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    Premium Member SantaMonica's Avatar
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    Default Metal-case LED scrubber light safety

    With the increased usage of natural algal filtration such as algae scrubbers, comes the increased usage of illumination to make the photosynthetic filtering process occur. However a certain type of light has come onto the market, and this light needs to be addressed because it is potentially unsafe when used on ATS algae turf scrubbers. If you do not have these lights, then you can decide whether to get them or not. If you already have them, then you can learn how to protect yourself.

    The following posts are one person's professional opinion on the safety of these algae scrubber lights. You should consult your own professional advice and opinion from an independent electrical engineer, electronics engineer, electrician, or safety technician.

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    Premium Member SantaMonica's Avatar
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    The lights are typically used when people build or buy the waterfall scrubber design we invented in the year 2008.

    The light is a metal-case LED lighting fixture that is bolted on, and is typically made in China and sold online, but it could be made anywhere. It is designed for gardens and patios, with some rain, or for indoor growing areas that get no rain at all. See photos.
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    Premium Member SantaMonica's Avatar
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    We at Santa Monica Filtration were the first to test and use these types lights on waterfall scrubbers in the year 2010, as a way of getting away from fluorescent bulbs. Here is a side-by-side test of LED vs CFL in 2011:



    The LED lights at first were expensive and cost $150 for one set shipped from China. But the pink “plant grow” colors worked well, and the heat was less. The lifespan was also longer, and it was not fragile to ship to customers. So we started using them on our first waterfall ATS algae scrubbers, which we invented in the year 2008; here is the acrylic box with a bottom shelf for the lights to set on, and a top shelf above the lights for protection. See photo.

    Currently, all waterfall scrubbers for sale by others use this same open source free-to-copy waterfall scrubber design because it kind of works, and because the design was given away for free by us. It has problems, but again, it’s free to copy. And almost all pre-made scrubber builders also now use those metal-case LED bolt-on lights, mainly because they now cost only $5 but that's INCLUDING shipping from China. This makes the cost of those pre-made scrubbers artificially low, because they don’t have to make the lights safe (or even test the lights for safety), and this transfers the electrical risk to you, the customer. This typical Ebay listing of 20 lights for $99 even says "U.S. stock" to make it less apparent that they are from China. See photo.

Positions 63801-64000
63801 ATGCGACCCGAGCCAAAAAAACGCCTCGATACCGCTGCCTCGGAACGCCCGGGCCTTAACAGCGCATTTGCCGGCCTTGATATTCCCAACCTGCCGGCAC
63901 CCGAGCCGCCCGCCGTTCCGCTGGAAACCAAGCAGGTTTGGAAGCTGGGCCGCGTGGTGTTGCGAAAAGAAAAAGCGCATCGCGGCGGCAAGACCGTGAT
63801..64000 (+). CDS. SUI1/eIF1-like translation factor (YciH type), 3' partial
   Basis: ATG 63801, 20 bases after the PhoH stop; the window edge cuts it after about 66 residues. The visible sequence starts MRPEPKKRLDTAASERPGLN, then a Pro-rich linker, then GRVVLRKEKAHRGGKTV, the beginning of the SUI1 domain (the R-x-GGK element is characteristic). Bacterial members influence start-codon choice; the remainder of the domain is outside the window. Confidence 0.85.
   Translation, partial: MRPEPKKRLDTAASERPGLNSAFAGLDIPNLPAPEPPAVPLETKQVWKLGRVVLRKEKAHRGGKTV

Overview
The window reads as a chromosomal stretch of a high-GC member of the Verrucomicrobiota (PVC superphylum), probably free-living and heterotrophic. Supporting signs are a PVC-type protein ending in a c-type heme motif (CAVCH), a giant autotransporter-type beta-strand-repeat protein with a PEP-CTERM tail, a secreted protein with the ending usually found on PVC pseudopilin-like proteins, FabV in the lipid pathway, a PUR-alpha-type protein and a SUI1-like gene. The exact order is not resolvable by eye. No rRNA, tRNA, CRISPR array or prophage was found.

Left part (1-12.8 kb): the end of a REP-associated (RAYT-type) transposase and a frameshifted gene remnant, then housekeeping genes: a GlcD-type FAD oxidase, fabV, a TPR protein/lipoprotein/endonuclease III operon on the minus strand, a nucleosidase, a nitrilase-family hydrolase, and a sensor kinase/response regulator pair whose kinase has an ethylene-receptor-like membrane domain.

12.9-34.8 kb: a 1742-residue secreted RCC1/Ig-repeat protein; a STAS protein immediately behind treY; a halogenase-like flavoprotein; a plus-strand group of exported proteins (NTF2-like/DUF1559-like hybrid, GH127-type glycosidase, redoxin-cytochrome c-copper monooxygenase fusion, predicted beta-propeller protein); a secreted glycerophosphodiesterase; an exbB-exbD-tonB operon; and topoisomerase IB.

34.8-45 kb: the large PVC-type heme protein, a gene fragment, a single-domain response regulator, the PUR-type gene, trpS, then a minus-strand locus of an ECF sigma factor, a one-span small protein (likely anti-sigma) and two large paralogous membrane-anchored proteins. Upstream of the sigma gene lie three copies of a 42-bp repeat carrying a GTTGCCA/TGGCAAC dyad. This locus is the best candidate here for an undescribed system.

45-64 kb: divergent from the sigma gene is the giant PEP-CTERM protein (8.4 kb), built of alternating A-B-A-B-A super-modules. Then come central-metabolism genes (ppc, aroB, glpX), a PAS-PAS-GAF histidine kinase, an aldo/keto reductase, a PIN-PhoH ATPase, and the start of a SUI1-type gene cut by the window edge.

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    Premium Member SantaMonica's Avatar
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    Having invented the waterfall scrubber design in 2008 (water flowing down a screen), we are fairly familiar with how the scrubber works. And how the lights work too. Many people DIY their own scrubbers, and for these people the metal-case LED lights are fine to use as long as safety is observed. This is because DIY people tend to have experience with electricity, water, etc, and they are trusting their own skills to make things safe for themselves. If something goes wrong, only they get hurt. But commercial makers of scrubbers are expected to provide a safe product, because it will be purchased by consumers who are not expected to have experience in electricity. We don’t use that waterfall design anymore, even though we invented it. Nor those lights. Here’s why, with a focus on the safety:

    The biggest problem with those lights is the fact that a line voltage of 240/120 volts comes directly into the metal-case light which is a non hermetically sealed compartment; and the light is placed within inches of splashing saltwater and salt-creep that comes out from the top of the scrubber. The scrubber is then placed on top of an open saltwater sump, where there is more splashing and more salt creep. The sump is almost always under a tank, with a simple front cabinet door that lets light out; larger tanks with sumps like these are usually located in a common area of a house such as a living room. Where children play. And it’s commonly known, and almost predictable, that the floor area in front of the sump gets wet, even when the cabinet door stays closed. It does not take much to imagine one’s child opening the cabinet door to see the “pretty pink” light, and then trying to touch it, while standing on a wet floor at the exact moment that that salt creep has shorted the internal 240/120 volts of the light to its metal case. So, the idea of writing this information is to prevent this from happening.

 

 

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